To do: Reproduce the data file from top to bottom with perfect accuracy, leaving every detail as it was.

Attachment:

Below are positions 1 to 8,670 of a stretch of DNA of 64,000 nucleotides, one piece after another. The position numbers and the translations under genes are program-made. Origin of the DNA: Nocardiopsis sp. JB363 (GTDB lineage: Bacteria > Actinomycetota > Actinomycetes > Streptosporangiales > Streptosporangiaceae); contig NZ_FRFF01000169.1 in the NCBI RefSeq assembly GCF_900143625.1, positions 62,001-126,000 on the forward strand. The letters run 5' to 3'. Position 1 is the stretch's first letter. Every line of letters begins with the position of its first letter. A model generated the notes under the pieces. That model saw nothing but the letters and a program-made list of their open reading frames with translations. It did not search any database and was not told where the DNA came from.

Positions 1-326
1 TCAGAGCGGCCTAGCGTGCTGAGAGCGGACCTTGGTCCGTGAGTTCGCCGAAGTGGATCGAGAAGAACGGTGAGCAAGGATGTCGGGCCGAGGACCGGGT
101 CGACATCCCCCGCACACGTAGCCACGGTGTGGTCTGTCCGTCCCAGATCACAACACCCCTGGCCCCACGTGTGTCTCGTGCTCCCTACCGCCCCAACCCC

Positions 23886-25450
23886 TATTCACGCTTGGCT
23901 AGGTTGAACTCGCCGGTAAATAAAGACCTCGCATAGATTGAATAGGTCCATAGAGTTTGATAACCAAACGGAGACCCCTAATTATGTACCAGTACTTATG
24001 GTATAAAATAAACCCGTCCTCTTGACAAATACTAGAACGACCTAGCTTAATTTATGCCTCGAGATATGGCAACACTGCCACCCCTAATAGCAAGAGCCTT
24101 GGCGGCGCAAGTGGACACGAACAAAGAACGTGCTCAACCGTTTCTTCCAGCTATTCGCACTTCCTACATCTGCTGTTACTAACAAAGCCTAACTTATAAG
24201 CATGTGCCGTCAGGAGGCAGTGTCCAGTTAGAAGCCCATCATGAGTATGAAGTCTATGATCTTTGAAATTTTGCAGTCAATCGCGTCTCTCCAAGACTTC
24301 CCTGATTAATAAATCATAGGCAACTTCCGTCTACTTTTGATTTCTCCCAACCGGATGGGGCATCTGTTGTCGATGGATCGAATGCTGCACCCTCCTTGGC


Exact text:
Below are positions 1 to 8,670 of a stretch of DNA of 64,000 nucleotides, one piece after another. The position numbers and the translations under genes are program-made. Origin of the DNA: Nocardiopsis sp. JB363 (GTDB lineage: Bacteria > Actinomycetota > Actinomycetes > Streptosporangiales > Streptosporangiaceae); contig NZ_FRFF01000169.1 in the NCBI RefSeq assembly GCF_900143625.1, positions 62,001-126,000 on the forward strand. The letters run 5' to 3'. Position 1 is the stretch's first letter. Every line of letters begins with the position of its first letter. A model generated the notes under the pieces. That model saw nothing but the letters and a program-made list of their open reading frames with translations. It did not search any database and was not told where the DNA came from.

Positions 1-326
1 TCAGAGCGGCCTAGCGTGCTGAGAGCGGACCTTGGTCCGTGAGTTCGCCGAAGTGGATCGAGAAGAACGGTGAGCAAGGATGTCGGGCCGAGGACCGGGT
101 CGACATCCCCCGCACACGTAGCCACGGTGTGGTCTGTCCGTCCCAGATCACAACACCCCTGGCCCCACGTGTGTCTCGTGCTCCCTACCGCCCCAACCCC

Positions 23886-25450
23886 TATTCACGCTTGGCT
23901 AGGTTGAACTCGCCGGTAAATAAAGACCTCGCATAGATTGAATAGGTCCATAGAGTTTGATAACCAAACGGAGACCCCTAATTATGTACCAGTACTTATG
24001 GTATAAAATAAACCCGTCCTCTTGACAAATACTAGAACGACCTAGCTTAATTTATGCCTCGAGATATGGCAACACTGCCACCCCTAATAGCAAGAGCCTT
24101 GGCGGCGCAAGTGGACACGAACAAAGAACGTGCTCAACCGTTTCTTCCAGCTATTCGCACTTCCTACATCTGCTGTTACTAACAAAGCCTAACTTATAAG
24201 CATGTGCCGTCAGGAGGCAGTGTCCAGTTAGAAGCCCATCATGAGTATGAAGTCTATGATCTTTGAAATTTTGCAGTCAATCGCGTCTCTCCAAGACTTC
24301 CCTGATTAATAAATCATAGGCAACTTCCGTCTACTTTTGATTTCTCCCAACCGGATGGGGCATCTGTTGTCGATGGATCGAATGCTGCACCCTCCTTGGC